As The Apprentice mansion still doesn’t run to an alarm clock, it’s Jason’s turn to answer the phone at Silly O’clock: this time it’s 6am. And very fetching he looks in his towel and tattoos. (The level of tattooing on the candidates is quite striking, although none of them appear to have taken the opportunity to have the odd sneaky crib-card inked about their person. Or sold any skin for advertising. Oh, the lost opportunities …)
We’re treated to the usual intro sequence, with only two exceptions: the addition of ludicrously over-stirring classical background music and the revelation that they are not only in dormitories but in sleeping bags. The future of British industry is, it appears, effectively camping in a mansion. A youth hostel would surely have been cheaper? (And why, only once as far I recall, has one team taking the phone call and ‘forgotten’ to tell the others: the evidence is available on YouTube for those of you feeling maliciously inclined.) We are, however, still treated to the modest asides to camera. Neil needs to get back on the horse, which I hope is a metaphor rather than a slang reference. Rebecca wants to show what she’s capable of: we’re spared any shot of what she might have in her hands. A grapefruit knife perhaps, or a mutilated wax doll?
Morning rituals completed, they are whisked to The Guildhall, home not just to centuries of history but – more pressingly – glittering corporate events. I can’t speak for the candidates, but my own heart is already sinking. The Business Away Day sounds like a discount railway ticket, but rarely delivers anybody to a worthwhile destination. And the journey – to use my nomination for the century’s most over-used word to date – can be pretty lacking too. Yet this is their task. Lord Sugar has lined up two clients, who will provide a budget, and the contest will be judged on profit and customer satisfaction. (Mindful of the importance of establishing clear evaluation criteria at the outset, I wondered how that might be measured, but I’ll avoid a spoiler: the answer is too obvious.) There are some clear signals in the briefing speech: they are to design and deliver a business task, not a jolly, and the clients will want value for money. (Corporate clients are, of course, notorious for secretly wishing to blow vast sums on utter pish.) After moving Myles to Team Endeavour, PMs for the week are stipulated: I always take this as meaning ‘you two are on trial here: watch your step’, and wonder if the thought registers in the same way for Lead (Endeavour) and Fran (Evolve). Time will tell – and thankfully two days of it will be distilled into a mere hour. Time is money, and I could be somewhere else spending it on something more edifying …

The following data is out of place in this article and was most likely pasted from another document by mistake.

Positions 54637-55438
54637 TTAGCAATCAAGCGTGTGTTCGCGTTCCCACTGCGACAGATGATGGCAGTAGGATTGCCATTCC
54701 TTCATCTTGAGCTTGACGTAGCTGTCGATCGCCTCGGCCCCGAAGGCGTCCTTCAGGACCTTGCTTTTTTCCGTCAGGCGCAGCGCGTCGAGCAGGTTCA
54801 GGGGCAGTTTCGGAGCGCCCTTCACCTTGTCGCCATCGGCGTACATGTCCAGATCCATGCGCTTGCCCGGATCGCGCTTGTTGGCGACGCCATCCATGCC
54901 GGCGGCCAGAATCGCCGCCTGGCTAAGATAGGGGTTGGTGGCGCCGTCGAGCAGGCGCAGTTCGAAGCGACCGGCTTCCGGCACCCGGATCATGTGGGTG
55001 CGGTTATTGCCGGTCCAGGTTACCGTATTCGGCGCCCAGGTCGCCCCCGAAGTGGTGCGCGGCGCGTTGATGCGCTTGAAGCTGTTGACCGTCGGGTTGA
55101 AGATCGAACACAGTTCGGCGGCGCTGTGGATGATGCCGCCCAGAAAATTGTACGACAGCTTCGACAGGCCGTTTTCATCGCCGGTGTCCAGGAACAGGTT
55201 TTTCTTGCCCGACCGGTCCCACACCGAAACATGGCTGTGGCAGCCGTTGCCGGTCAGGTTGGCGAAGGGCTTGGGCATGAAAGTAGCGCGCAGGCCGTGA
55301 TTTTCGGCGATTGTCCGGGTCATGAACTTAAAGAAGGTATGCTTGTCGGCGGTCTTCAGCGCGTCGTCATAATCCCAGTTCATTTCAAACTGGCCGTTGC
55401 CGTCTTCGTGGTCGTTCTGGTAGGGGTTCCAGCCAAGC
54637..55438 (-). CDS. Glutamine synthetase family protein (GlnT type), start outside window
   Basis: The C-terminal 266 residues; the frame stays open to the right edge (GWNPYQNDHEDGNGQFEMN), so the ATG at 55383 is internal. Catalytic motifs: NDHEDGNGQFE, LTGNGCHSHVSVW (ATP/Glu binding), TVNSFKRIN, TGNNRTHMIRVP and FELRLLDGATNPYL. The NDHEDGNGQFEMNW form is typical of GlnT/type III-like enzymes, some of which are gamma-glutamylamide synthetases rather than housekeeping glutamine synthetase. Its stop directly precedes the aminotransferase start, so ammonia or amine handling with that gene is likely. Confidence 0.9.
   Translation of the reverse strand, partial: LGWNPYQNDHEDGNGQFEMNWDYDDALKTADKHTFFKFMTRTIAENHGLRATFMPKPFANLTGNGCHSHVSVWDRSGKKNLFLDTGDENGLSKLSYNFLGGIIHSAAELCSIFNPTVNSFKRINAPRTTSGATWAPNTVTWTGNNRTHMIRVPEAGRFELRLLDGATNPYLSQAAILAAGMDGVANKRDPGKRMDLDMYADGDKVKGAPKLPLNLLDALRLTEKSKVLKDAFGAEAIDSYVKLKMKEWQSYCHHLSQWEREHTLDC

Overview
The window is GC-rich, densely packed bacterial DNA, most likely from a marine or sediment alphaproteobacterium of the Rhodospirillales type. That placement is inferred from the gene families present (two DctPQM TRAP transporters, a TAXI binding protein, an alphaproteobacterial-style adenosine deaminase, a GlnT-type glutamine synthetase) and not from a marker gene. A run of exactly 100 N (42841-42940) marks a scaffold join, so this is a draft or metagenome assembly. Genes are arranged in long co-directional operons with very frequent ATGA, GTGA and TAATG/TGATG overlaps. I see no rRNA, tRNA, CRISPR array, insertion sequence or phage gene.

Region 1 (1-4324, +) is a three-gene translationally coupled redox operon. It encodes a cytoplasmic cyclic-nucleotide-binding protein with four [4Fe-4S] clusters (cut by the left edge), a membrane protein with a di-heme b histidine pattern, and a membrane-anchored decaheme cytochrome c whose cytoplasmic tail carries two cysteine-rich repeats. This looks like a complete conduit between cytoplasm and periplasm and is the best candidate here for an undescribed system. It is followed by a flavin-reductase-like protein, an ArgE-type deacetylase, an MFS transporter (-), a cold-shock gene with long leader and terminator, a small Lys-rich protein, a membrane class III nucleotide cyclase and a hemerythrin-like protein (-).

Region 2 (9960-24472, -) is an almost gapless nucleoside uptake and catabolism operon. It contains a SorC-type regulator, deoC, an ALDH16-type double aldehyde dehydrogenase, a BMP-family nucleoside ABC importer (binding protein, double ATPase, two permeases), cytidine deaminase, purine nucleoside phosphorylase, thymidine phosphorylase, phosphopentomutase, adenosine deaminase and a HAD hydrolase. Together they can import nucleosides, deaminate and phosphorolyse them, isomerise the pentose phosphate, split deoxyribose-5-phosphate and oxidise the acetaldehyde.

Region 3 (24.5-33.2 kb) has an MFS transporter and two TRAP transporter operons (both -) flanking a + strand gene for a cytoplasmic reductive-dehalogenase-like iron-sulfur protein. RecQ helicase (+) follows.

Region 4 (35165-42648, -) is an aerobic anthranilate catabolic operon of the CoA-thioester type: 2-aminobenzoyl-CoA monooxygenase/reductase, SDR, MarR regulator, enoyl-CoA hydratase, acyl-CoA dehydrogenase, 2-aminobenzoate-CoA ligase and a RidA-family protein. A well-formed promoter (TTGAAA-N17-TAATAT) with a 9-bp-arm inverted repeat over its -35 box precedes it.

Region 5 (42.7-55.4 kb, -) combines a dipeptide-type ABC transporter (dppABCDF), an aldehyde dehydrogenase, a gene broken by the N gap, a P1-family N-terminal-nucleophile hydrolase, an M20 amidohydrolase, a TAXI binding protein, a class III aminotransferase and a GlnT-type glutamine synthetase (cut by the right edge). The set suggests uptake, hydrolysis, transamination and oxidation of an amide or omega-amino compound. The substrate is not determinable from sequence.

We are now at the mid-way point in the series, but it seems an important point has yet to dawn on some of the participants. While the first couple of weeks may be about establishing individual visibility (which might partially explain the make-up and shouting, but only partially), individuals on the winning team are automatically ‘safe’. If the programme has something we might call ‘genius’ – and the editor in me thinks that even scare-quotes don’t go far enough there – it lies in using team competitions to establish a winning individual. It’s this tension that makes the PM role such a poisoned chalice – and the percentage of losing team PMs that get fired has sharply increased over Series Eight. Being PM is seen as ‘all or nothing’ on a personal level, potentially to the cost of pulling together a team to ensure the win.